Start by making a list of all the things that you do at Christmas time, include everything; places to visit, people to see, even down to the smallest things like baking a Christmas cake.
Does your list look like this?
It can go on and on and on….well you get the picture! All this is even before I got to the things that I really want to do like watching a Christmas film, popping corn with the Coffee Beans, doing a jigsaw puzzle or watching re-runs of Delia’s Christmas programmes on the numerous food channels - no seriously this is like a guilty pleasure of mine, the old ones just make me giggle!
Once you’ve made the list, evaluate it. You could try cutting the tasks into individual pieces so that you can move them around into groups or colour coding it with highlighters. Do what ever works for you but try and put each thing into a category.
* What is necessary? Like really necessary!
* What could I tick off early and do beforehand? I make advent calendars but I do them in September (July!).
* What are the handful of traditions that really work, that I enjoy and I intend on keeping?
* What are the handful of things that I enjoy doing the most?
If things don’t fit into these categories, then the last category you need is ‘The bin’ yep bin it! If it's not in the necessary pile, you don’t appear to enjoy it, you can’t get it done and out the way early and it’s not working for you, you probably don’t need it!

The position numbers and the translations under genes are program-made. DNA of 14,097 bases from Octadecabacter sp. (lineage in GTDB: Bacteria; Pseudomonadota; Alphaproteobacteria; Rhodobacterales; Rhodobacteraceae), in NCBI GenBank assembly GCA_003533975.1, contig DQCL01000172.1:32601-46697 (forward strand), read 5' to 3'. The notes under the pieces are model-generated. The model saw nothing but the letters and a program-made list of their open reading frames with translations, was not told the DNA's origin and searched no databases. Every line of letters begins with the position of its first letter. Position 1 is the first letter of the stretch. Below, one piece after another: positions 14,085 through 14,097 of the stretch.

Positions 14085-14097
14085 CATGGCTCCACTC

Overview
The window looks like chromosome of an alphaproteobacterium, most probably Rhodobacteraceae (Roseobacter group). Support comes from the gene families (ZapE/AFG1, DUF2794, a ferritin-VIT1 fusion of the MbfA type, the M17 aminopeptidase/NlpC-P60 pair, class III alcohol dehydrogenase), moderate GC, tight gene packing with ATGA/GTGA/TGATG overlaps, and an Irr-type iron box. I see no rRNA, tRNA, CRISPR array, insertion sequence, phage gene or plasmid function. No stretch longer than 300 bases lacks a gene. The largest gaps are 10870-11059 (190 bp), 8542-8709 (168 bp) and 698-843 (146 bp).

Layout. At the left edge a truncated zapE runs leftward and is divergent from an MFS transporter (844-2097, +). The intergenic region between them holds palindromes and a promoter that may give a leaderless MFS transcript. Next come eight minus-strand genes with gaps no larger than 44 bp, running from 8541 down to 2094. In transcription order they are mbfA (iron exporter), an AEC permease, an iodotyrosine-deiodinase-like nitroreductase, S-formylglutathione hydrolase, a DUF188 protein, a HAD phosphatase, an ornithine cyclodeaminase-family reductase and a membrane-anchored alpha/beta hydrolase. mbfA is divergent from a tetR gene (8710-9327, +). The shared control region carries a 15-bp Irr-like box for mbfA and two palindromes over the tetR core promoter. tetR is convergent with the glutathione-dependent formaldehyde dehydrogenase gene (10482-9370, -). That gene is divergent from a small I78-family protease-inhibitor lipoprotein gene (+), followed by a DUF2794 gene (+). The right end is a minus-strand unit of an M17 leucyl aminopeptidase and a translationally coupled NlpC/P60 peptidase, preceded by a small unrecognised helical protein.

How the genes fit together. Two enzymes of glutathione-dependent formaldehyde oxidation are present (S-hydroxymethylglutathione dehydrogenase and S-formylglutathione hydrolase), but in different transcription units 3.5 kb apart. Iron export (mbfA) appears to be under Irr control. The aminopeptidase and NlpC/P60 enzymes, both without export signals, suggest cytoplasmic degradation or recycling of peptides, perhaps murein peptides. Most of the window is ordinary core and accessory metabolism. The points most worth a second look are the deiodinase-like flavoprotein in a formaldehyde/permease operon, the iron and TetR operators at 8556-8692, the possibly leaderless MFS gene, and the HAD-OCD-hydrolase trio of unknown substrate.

After you’ve evaluated what you really want from the Christmas period make a timetable. It may seem like this is being a bit too over organised but it’s not. It’s the key to making sure you keep it simple. When I look at our timetable for Christmas I can tell at a glance if its hitting its ‘too full’ stage just by the amount of text that’s on the page!
I actually keep a timetable for each month of the year, I only used to do this at Christmas but now I have children it's the only way I keep track of what’s going on. I say timetable it's actually just a table on a word document that I have created that has each day of the month at an easy glance. It’s really a diary but I do it on the computer for one very good reason. I can’t cope with lots of crossing out on a paper copy when things inevitably change and I don’t have time to keep rewriting paper copies. If something needs to move I simply cut and paste it and if we don’t get something done (which is quite often) I move it to the next weekend. It’s kind of half list and half diary but it really works for me.
Don’t just do the month of December do a couple of weeks previous in November and a couple of weeks into January, this way you can also account for any overspill. Then it’s just a case of filling it in. If all this sounds like a good idea I have added a blank template at the bottom of the blog.